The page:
History Happened Here: Historic Railroad Tunnel Trail

Posted 03/26/13 by James Porterfield in America's Trails

Building the Hoover Dam across the Colorado River in southeastern Nevada created the need for thousands of workers in a remote location. This icon of Depression-era America contained a 3.25 million cubic yard mountain of concrete across Black Canyon, and oversized components that needed to be moved there to produce hydroelectric power.

The craggy South Virgin Mountains can be seen from the gravel trail.

The seven-mile long Historic Railroad Tunnel Trail lets you retrace the path taken by this army of workers and metropolis of machinery. It was once known as the U. S. Government Construction Railroad, and was built in just over six months to connect a Union Pacific Railroad branch in Boulder City, Nevada, with the dam construction site.

To fully appreciate the history associated with this trail, consider this:

  • The trail's route, a winding path around area hills, originated in part because a shorter, straighter railroad would have resulted in a continuous six-mile downhill run that ended at the brink of a cliff that dropped into a deep canyon. That is never a good railroading route practice.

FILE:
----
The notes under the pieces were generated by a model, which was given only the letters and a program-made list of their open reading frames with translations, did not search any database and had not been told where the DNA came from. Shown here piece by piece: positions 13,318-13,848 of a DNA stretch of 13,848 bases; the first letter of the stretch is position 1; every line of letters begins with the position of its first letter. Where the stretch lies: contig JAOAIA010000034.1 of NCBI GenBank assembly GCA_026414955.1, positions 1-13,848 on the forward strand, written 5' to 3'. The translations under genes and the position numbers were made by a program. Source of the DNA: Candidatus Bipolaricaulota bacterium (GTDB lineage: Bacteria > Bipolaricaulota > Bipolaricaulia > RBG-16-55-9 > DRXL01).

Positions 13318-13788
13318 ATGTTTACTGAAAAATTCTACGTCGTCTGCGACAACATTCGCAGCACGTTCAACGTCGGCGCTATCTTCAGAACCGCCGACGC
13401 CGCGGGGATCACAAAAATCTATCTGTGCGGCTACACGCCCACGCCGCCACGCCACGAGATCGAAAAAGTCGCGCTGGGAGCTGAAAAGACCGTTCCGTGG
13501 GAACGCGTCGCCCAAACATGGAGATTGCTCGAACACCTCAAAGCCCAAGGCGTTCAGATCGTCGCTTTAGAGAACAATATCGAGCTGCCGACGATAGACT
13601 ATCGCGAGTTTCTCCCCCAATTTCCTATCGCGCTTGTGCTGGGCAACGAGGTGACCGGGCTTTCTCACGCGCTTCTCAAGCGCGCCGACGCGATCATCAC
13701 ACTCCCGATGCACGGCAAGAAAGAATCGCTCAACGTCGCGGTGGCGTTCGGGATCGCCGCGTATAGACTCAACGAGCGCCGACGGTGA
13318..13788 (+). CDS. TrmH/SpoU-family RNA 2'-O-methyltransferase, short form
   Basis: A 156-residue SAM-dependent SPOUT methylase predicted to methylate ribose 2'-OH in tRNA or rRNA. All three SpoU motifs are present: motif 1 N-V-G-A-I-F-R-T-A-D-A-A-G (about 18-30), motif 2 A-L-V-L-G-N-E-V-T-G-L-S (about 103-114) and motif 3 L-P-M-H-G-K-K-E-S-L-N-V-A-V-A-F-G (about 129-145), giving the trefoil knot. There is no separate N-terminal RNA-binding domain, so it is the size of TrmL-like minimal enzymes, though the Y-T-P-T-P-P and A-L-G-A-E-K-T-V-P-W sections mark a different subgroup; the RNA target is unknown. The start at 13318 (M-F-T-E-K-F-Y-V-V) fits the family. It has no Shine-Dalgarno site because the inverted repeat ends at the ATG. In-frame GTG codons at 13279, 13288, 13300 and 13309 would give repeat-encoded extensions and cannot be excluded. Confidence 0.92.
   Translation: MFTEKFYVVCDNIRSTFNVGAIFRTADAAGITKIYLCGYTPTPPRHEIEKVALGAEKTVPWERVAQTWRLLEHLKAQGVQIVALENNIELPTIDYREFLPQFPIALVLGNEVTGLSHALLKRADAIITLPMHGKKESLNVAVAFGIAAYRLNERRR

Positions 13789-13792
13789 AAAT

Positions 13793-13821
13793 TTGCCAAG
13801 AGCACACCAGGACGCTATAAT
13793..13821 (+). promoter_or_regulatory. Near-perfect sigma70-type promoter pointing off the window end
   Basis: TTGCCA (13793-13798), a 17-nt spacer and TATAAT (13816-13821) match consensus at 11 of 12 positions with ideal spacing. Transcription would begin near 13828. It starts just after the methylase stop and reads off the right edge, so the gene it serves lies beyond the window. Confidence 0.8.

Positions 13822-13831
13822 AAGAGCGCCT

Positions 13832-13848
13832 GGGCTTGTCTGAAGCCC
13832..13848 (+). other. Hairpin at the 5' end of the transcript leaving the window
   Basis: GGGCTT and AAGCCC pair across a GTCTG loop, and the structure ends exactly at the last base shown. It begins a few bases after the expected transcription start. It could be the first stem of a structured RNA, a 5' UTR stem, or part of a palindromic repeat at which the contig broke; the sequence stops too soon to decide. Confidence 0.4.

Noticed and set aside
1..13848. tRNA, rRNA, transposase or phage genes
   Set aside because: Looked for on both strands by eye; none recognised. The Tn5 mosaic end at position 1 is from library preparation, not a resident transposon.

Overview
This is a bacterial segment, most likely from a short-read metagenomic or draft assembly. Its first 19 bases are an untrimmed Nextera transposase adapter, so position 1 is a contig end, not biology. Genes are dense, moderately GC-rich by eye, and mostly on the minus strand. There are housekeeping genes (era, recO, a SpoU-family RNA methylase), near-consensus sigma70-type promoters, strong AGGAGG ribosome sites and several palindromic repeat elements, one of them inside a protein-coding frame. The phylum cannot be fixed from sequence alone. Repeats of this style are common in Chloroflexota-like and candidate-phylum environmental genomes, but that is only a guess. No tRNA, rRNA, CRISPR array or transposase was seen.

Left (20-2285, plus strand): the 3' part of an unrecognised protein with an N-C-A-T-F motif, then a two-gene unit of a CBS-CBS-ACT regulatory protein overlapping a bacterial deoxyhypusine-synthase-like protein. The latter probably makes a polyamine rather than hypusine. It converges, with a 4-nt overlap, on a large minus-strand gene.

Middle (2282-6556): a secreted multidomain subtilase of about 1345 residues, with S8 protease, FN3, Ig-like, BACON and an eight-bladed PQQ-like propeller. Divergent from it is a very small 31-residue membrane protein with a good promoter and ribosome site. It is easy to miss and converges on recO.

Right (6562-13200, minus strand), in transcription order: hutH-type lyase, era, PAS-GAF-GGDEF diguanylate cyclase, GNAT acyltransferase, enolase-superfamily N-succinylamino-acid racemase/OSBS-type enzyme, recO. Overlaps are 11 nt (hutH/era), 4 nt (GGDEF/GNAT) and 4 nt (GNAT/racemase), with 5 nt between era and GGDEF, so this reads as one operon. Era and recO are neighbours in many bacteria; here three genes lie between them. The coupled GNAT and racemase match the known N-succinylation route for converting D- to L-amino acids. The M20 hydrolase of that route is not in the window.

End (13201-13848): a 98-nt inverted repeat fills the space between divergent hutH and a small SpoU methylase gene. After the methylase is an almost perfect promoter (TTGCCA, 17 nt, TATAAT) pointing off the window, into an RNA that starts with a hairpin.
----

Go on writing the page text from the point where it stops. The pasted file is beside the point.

• While a typical railroad tunnel of that era was 16 feet wide and 22 feet high, the five tunnels that are the trail's namesake are as much as 25 feet wide and 30 feet high, to accommodate the massive loads that passed through them. Totaling 1,500 feet in length, each one was blasted through rock.
  • In the 49 months it took to complete the dam, the U. S. Government Construction Railroad hauled 35,000 carloads of materials and equipment weighing two million tons along the route of the trail to the construction site.

But you won't encounter the spirits of workmen past here—they traveled from Boulder City to the dam in trucks.

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